Of course many will probably have opinions as to why the similarity.   Could be that Richard has an experience similar to Gautama or could be that Richard has read from Gautama in the past (In another thread, strong evidence was given that Richard once lifted talking points from 2 other Buddhist authors so it is reasonable to assume he has done a fair amount of Buddhist reading)
The fact that nothing is felt through the senses, however, does not mean that the experience of the goal is a total blank. It contains its own inherent sukha:pleasure, happiness, ease, and bliss.

‘Now it’s possible, Ananda, that some wanderers of other persuasions might say, “Gotama the contemplative speaks of the cessation of perception & feeling and yet describes it as pleasure. What is this? How is this?” When they say that, they are to be told, “It’s not the case, friends, that the Blessed One describes only pleasant feeling as included under pleasure. Wherever pleasure is found, in whatever terms, the Blessed One describes it as pleasure" SN 36:19
Hmmm, Scopenhauer describes the absence of pain as pleasure ....  Similar lines of thought

I had a couple other thoughts, which I will add as a reply to this post.

Psi

RE: Gateless Gatecrashers
Answer
11/24/15 9:47 PM as a reply to Darrell.
Hi Darrell
svmonk - yes, basically that is what I was trying to express as well. But I've heard it said by many that there is quite literally, no self of any kind at all, even the kind you describe.

Well, the traditional approach is to frame the discussion in terms of a "person"  or "sentient being" (puggala). A person is considered to be composed of five skandhas ("heaps"): material form, feelings, perceptions, formations, and consciousnesses. These are the target of vipassana noting. None of these things can rightly be designated as a permanent and lasting self, since they are all constantly changing, but, on the other hand, one also cannot deny that a person is standing in front of you saying something and doing something. So, in that sense, one can designate the five skandhas as the impermanent self. If someone were to deny that, I would suggest using the Zen approach: tweak their nose and see what happens. emoticon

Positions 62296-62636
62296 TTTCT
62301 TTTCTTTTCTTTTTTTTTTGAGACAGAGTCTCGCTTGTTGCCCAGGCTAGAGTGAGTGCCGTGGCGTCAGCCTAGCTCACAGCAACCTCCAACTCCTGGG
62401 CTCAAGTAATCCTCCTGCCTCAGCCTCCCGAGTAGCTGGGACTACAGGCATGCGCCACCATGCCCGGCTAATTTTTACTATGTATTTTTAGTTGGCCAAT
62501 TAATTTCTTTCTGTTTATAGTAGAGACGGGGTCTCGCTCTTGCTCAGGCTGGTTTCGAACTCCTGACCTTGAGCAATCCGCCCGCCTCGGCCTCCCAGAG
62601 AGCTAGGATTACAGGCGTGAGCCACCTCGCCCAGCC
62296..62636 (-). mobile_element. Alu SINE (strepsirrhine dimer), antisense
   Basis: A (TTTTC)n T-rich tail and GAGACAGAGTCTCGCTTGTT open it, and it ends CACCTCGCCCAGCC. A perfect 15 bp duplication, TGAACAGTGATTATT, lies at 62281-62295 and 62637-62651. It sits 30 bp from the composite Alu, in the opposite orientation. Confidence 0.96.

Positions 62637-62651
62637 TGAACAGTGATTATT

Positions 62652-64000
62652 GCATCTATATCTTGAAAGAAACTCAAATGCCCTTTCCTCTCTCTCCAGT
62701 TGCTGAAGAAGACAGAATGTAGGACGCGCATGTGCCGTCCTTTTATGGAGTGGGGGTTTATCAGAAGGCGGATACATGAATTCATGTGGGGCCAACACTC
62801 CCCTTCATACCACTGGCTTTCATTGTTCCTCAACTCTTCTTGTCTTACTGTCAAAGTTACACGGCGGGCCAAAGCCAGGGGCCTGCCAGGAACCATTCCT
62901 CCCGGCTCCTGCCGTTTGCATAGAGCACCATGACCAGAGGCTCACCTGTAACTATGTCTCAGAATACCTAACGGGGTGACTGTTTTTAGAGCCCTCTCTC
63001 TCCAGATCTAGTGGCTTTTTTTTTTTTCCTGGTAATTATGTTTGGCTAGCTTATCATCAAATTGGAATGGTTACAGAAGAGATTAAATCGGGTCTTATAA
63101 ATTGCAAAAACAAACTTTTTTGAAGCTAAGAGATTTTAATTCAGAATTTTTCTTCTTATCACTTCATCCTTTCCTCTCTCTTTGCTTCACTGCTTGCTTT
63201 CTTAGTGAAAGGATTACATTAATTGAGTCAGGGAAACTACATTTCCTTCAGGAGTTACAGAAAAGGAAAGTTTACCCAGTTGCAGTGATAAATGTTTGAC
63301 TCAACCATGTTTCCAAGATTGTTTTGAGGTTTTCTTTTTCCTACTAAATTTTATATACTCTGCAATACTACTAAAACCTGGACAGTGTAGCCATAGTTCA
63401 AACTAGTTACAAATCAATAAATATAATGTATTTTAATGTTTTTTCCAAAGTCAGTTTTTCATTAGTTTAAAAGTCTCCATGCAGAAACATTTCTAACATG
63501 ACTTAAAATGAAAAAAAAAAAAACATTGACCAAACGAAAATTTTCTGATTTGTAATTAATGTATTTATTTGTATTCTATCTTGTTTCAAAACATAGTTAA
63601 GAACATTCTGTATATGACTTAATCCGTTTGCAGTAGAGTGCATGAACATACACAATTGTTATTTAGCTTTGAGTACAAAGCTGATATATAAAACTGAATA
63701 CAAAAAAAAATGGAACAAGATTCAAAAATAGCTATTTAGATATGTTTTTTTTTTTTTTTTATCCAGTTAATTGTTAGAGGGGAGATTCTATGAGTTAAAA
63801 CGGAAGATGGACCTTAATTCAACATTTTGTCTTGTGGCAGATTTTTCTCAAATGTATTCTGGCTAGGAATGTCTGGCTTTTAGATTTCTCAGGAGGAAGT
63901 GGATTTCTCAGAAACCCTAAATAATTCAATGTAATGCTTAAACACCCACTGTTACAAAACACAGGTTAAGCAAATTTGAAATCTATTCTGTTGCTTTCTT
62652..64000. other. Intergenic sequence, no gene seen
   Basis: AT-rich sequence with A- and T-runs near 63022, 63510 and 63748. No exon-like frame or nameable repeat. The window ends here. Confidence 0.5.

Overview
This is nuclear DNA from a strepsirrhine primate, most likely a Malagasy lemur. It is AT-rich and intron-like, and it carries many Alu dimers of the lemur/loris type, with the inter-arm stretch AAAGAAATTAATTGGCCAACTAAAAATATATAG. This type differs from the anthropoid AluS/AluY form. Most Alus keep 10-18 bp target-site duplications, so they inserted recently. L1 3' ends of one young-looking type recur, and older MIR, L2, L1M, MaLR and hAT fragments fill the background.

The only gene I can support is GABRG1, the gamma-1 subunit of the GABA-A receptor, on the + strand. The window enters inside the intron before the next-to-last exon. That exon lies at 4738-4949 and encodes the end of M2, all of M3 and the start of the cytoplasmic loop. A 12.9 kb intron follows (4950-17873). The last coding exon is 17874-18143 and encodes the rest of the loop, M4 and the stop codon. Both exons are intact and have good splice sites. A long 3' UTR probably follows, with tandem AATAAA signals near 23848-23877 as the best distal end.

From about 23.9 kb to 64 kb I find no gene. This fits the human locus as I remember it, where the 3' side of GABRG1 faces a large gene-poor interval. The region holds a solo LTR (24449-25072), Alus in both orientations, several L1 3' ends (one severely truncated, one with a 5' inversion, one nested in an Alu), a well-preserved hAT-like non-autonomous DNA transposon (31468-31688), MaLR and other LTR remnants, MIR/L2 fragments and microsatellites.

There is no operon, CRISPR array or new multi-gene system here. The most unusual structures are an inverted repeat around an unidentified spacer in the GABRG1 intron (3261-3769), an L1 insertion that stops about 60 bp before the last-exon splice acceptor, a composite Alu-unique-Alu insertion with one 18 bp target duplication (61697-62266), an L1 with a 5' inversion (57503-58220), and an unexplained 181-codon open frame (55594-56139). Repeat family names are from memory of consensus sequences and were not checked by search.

RE: Gateless Gatecrashers
Answer
11/25/15 8:47 AM as a reply to svmonk.
svmonk:
Hi Darrell
svmonk - yes, basically that is what I was trying to express as well. But I've heard it said by many that there is quite literally, no self of any kind at all, even the kind you describe.

Well, the traditional approach is to frame the discussion in terms of a "person"  or "sentient being" (puggala). A person is considered to be composed of five skandhas ("heaps"): material form, feelings, perceptions, formations, and consciousnesses. These are the target of vipassana noting. None of these things can rightly be designated as a permanent and lasting self, since they are all constantly changing, but, on the other hand, one also cannot deny that a person is standing in front of you saying something and doing something. So, in that sense, one can designate the five skandhas as the impermanent self. If someone were to deny that, I would suggest using the Zen approach: tweak their nose and see what happens. emoticon
So true SVmonk, 

How do we, which is the nose nab? Is it just a  Painful Sensation, or is it the Nose of a Self being grabbed?

http://products.culturenik.com/img/products/detail/136-543.jpg?

True Zen

Psi